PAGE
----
Sunday, September 12, 2010
Standing out among the representatives of many countries from around the globe in the courtyard of the Apostolic Palace of Castel Gandolfo for Sunday's Angelus prayer was a bubbly group of Poles. Also making themselves known were separate Italian groups who had arrived by bicycle and motorcycle.
Before praying the Angelus with these and the many others gathered, Pope Benedict XVI explained that Jesus' three "parables of mercy" from Sunday's liturgy are "no mere words." Rather, "they constitute an explanation of His very being and activity."
The shepherd who finds the lost sheep is "the Lord himself" who redeems "sinful humanity" by taking it upon himself, said the Pope. And the parable of the prodigal son, he explained, shows a young man who takes his inheritance out into the world only to be "reduced to misery."
Turning to the prodigal son's return "to his senses," Benedict XVI pointed out that the "speech he prepares for his homecoming reveals to us the full extent of the inner pilgrimage he is now making ... returning 'home,' to himself and to the father."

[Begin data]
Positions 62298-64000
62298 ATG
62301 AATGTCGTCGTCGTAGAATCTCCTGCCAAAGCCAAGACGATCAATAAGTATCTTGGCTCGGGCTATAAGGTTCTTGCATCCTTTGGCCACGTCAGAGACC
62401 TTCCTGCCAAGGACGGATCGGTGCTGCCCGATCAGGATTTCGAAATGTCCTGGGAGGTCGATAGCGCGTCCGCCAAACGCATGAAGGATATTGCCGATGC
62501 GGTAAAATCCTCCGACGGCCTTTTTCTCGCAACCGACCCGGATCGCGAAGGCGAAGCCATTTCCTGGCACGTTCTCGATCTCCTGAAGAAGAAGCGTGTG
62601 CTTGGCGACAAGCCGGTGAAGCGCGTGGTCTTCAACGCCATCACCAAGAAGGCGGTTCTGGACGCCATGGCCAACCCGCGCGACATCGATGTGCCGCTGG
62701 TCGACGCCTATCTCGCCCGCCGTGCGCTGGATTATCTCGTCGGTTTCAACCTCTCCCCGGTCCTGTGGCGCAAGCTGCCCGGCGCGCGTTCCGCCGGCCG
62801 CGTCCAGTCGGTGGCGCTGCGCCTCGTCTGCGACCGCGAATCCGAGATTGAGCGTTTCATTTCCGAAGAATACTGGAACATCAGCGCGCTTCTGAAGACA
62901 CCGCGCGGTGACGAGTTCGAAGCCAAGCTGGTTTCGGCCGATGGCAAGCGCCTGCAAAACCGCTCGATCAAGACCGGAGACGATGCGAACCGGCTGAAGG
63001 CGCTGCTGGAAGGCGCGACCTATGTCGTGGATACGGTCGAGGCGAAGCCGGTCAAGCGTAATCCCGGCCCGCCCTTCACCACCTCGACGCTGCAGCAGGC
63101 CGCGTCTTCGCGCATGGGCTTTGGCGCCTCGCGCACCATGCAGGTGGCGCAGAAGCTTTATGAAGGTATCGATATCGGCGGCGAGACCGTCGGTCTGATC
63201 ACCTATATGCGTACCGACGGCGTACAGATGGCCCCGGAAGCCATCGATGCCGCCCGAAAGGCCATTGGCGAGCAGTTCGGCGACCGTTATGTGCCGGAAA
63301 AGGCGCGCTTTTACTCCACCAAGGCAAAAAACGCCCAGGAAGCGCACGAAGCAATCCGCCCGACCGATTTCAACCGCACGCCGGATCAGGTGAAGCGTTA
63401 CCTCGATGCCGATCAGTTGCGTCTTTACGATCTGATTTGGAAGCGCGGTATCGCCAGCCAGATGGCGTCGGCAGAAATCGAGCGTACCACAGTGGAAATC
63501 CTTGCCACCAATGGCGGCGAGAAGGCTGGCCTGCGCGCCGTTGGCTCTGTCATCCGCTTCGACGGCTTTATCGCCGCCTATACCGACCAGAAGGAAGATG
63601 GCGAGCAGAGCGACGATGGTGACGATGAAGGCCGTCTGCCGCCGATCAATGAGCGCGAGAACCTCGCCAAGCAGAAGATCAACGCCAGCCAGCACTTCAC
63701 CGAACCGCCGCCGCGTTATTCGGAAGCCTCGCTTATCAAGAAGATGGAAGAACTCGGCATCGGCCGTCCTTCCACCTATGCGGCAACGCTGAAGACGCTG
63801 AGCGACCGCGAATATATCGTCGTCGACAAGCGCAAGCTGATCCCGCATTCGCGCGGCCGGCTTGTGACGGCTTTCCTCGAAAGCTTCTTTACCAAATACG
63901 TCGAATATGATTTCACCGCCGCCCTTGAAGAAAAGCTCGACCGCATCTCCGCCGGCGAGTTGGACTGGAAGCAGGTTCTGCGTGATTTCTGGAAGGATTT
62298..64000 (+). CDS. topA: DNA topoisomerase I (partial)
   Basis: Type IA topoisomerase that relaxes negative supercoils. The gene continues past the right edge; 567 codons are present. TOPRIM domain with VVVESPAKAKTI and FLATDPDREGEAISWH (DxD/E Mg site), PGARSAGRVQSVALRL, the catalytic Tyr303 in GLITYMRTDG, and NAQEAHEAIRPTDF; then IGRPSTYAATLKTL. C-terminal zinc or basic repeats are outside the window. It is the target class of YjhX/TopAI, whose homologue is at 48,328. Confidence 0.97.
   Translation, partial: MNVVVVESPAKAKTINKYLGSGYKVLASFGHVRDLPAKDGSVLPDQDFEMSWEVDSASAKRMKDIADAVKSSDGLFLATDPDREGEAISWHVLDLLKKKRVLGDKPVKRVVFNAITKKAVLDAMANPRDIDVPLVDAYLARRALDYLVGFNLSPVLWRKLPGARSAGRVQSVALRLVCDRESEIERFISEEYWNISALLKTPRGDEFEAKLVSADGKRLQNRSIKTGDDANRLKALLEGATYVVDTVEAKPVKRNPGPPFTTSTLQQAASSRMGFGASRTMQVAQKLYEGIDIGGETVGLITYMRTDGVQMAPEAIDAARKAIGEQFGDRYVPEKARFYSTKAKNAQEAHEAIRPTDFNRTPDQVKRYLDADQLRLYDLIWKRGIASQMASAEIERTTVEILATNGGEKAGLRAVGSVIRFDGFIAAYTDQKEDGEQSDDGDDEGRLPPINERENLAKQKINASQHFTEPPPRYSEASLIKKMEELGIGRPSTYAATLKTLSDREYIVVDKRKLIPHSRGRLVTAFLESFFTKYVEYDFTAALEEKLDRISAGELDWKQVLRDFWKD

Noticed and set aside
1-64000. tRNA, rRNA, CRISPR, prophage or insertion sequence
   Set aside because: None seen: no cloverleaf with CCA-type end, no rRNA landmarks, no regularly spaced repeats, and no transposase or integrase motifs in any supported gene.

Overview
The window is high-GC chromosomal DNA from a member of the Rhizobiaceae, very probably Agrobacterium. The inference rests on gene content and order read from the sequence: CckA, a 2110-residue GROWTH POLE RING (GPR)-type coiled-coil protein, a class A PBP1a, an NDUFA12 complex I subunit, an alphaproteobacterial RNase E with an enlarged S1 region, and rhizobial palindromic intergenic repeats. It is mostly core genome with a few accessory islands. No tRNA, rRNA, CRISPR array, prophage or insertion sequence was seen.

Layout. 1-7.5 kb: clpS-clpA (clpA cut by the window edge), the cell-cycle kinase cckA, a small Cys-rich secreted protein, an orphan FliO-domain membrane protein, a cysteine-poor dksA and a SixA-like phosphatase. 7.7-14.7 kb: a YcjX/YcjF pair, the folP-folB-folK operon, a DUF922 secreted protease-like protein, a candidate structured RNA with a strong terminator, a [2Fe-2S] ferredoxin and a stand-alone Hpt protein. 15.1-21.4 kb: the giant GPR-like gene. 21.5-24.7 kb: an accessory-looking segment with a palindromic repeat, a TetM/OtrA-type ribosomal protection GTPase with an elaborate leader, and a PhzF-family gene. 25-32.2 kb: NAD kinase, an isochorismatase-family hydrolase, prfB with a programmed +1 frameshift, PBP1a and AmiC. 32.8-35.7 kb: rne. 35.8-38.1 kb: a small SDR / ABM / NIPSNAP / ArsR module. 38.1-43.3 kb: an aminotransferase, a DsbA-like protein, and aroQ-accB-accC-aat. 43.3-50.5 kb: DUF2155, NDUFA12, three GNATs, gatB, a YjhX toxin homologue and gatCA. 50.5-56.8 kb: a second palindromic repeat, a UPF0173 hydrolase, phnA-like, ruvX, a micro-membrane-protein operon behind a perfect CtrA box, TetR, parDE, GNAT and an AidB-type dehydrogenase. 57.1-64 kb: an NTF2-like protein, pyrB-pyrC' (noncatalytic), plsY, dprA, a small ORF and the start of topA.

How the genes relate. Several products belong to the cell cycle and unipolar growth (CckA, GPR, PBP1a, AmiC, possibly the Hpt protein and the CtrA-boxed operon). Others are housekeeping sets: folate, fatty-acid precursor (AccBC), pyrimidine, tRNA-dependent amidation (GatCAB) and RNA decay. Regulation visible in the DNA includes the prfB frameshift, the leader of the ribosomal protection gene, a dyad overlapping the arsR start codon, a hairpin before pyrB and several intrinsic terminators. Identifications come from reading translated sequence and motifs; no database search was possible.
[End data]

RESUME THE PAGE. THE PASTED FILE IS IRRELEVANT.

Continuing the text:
These words are found in Luke's Gospel: "I shall rise up and go to my father, and I will say to him: Father, I have sinned against heaven and before you. I am not worthy to be called your son."
Offering St. Augustine's insight in this context, Benedict XVI said, "The Word itself calleth thee to return: and there is the place of rest imperturbable, where love is not forsaken, if itself forsaketh not."
And when the son returns, recalled the Pope, "moved with compassion ... and full of joy," the father organizes a feast.
"Dear friends," he asked, "how can we not open our hearts to the certainty that, despite being sinners, we are loved by God?
"Repentance is the measure of the faith and thanks to it one returns to the Truth," explained the Holy Father, saying that God is "always first" to seek us out and "never tires" of doing so.
Highlighting the difference between the prodigal son's "indignant" brother and elated father, the Pope said that "only the faith can transform selfishness into joy and renew just relations with neighbor and with God."
The Pope summarized this lesson succinctly in his Polish greeting after the Angelus: "As the father anxiously waited for the prodigal son, God awaits with open arms the sinner who sincerely wishes to repent and live in the light of his love."
Concluding his address before the recitation of the Marian prayer, the Holy Father asked for prayers during his Apostolic Journey to the UK this week and entrusted "our path of conversion to God" to the Virgin Mary.
Source: Catholic News Agency